After two hours, it was time to call off the hunt, as it was still pretty cold and damp. Just as we got back to the rig, a mixed group of hens, jakes and a couple of toms decided it was finally time for fly-down. Those birds few right over the parked vehicle and glided down onto adjacent Outfitters land that was posted. We set up as close to those birds as possi- ble, but the toms were all henned up and followed them off into thick chaparral.
Biologically speaking, there are normally two peaks during the spring turkey season. In warmer climates, the first peak can occur before opening weekend with a second peak taking place during the third or fourth week of the season. These peak periods can result in some pretty difficult turkey hunts.
As the season progresses, turkey become more difficult to call into a decoy set-up. Having heard many different calls and likely encountered many hunters, hunting becomes more difficult as mature toms will not respond to any kind of call but more likely will just move away.
Mid-season hunts along the western slopes of the High Sierra are traditionally more productive than those taken early in the season. Dispersal of hens can often be delayed due to weather and snow at higher elevations, as appears to be the status this spring. According to Ron Gayer, master turkey guide on Indian Rock Ranch (661-809-1613), turkey hunting seems to get better at higher elevations as the season progresses and toms continue to seek out cooperative hens to mate with.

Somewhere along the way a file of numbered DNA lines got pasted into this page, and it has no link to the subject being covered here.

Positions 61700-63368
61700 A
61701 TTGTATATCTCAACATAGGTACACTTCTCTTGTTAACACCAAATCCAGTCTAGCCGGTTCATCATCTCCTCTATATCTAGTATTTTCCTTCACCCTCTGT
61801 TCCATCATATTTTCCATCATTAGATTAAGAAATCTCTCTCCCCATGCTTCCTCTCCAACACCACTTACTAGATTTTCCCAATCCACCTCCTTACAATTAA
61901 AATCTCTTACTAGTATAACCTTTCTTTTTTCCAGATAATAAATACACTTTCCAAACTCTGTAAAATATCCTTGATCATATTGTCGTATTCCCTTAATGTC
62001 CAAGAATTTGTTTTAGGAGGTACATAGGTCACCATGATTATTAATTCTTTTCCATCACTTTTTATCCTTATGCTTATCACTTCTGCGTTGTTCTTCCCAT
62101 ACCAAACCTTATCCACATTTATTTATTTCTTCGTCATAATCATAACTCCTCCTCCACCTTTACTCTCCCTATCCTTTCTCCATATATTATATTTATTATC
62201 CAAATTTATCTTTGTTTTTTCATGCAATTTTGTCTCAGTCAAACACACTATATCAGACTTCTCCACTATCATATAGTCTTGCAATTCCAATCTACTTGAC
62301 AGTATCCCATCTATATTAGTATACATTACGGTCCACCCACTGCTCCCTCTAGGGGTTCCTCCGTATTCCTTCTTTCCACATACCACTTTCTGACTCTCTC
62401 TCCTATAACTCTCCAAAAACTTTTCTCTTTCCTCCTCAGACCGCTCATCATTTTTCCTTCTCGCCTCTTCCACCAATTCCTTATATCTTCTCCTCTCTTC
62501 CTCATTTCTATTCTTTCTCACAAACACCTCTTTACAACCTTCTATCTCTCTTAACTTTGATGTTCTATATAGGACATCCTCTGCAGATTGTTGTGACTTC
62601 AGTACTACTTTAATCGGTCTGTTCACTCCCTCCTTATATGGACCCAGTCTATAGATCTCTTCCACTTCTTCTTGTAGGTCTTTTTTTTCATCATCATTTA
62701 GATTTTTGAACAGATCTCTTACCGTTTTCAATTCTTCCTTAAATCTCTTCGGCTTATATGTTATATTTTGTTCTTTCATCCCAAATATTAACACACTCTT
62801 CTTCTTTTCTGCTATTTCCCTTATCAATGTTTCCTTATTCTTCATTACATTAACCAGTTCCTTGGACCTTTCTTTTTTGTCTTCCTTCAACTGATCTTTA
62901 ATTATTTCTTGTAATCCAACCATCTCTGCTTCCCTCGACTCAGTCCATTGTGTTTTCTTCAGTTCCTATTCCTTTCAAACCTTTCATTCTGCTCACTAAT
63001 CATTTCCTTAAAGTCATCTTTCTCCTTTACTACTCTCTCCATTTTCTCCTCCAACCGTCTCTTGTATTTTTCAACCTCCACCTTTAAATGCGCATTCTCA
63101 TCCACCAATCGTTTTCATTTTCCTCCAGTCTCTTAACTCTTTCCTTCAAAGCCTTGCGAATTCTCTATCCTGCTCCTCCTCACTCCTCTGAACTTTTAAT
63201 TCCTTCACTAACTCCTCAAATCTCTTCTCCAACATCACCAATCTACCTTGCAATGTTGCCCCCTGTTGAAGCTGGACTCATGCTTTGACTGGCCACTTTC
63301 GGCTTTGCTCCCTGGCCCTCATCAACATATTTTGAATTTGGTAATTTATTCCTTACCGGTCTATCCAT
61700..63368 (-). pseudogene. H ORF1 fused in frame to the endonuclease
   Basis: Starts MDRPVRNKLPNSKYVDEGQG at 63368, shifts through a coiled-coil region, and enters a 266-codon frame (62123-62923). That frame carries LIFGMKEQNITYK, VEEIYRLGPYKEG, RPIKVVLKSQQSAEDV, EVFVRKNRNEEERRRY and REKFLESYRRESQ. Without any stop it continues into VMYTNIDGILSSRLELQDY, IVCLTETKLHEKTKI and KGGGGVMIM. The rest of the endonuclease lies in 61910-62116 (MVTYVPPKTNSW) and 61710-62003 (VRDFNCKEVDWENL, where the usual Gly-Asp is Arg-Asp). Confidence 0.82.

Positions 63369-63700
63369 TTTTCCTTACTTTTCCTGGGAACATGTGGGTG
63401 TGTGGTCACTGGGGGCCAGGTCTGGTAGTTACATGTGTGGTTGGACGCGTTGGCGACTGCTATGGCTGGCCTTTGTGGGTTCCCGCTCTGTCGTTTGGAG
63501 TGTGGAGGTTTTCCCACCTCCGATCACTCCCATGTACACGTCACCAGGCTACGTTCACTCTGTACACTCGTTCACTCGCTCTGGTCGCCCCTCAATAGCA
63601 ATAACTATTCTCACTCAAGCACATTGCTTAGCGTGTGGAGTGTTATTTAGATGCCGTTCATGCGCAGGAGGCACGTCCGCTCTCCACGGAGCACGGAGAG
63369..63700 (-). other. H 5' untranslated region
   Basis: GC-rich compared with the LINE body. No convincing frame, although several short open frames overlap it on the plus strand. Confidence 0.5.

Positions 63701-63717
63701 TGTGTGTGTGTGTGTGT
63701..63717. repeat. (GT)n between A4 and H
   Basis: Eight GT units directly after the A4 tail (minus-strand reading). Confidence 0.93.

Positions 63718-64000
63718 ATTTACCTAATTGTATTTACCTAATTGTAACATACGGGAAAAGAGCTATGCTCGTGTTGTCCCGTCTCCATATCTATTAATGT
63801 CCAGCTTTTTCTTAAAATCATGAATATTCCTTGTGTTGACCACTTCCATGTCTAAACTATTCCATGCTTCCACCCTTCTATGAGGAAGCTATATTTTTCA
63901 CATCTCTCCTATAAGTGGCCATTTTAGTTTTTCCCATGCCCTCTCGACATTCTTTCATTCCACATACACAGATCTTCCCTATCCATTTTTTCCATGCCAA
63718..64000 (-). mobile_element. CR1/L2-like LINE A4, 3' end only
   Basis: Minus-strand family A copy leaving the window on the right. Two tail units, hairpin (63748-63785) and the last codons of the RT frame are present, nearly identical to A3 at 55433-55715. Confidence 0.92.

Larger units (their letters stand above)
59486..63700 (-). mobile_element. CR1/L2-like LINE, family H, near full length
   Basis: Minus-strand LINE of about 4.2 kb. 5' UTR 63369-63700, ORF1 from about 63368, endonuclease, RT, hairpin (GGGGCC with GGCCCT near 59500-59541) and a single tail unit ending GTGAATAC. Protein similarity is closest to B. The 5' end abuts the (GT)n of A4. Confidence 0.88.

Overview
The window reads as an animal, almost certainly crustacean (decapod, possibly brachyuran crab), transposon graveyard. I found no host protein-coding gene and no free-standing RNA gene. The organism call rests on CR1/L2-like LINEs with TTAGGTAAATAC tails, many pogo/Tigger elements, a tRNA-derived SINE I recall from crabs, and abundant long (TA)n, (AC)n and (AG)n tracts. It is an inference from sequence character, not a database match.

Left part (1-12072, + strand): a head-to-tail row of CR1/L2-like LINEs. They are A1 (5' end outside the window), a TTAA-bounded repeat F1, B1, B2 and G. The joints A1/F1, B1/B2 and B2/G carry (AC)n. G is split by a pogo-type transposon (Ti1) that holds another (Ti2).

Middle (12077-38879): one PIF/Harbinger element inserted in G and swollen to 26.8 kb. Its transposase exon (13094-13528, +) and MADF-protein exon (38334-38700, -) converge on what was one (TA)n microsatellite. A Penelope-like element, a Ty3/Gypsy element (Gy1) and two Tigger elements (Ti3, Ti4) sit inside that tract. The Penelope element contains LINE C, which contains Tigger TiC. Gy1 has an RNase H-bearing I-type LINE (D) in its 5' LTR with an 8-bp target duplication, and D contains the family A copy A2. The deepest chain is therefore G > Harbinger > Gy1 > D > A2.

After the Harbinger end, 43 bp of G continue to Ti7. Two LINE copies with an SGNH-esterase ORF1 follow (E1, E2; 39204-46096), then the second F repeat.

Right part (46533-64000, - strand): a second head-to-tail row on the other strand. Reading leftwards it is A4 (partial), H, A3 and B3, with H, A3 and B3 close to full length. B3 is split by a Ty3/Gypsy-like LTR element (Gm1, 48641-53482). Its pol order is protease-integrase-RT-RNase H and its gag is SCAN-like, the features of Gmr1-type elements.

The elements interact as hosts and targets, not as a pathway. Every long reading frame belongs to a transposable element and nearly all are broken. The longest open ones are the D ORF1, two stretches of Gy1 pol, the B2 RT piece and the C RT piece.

On another post-opener hunt with Larry Thompson on a ranch near Atascadero, the turkeys were still pretty much flocked up and hunting proved difficult. A number of setups didn’t reward us with a shot, and even what appeared would be a productive ambush failed. That flock of mixed birds were just doing their thing, as turkeys will often do.
Just about every veteran turkey hunter or guide has their preferences as to setting out decoys. The most common setup is a sitting hen with a jake or tom decoy, but there are those who prefer just a hen and tom, and some guides are able to entice a gobbler into shotgun range with just putting out a single decoy.
Today, some hunters are opting to sneak up to a gobbler who refuses to move away from hens, or not wanting to leave his strutting location dictating a different late season approach. Just about every decoy manufacturer now offers a hand-held turkey decoy that allows a hunter to crawl behind the decoy and sneak up on a strutting tom. Primos introduced a new hand-held decoy “Chicken on a Stick” that offers viewing though a mesh hole in the body of the decoy. This decoy also has a place to insert a real turkey tail fan. This new technique has proven very successful in getting well within shotgun range and there are even hunts that a tom will coming running right up to a fan decoy looking to do battle for the exclusive rights of a nearby hen.
One important tip this hunting writer would like to pass on for post opener hunts is: BE PATIENT… Don’t stop hunting if you don’t hear or see any toms in the morning. According to most guides — and this can also be supported by this hunter — most gobblers that are harvested after fly-down are killed between 11:00 a.m. and 1:00 p.m.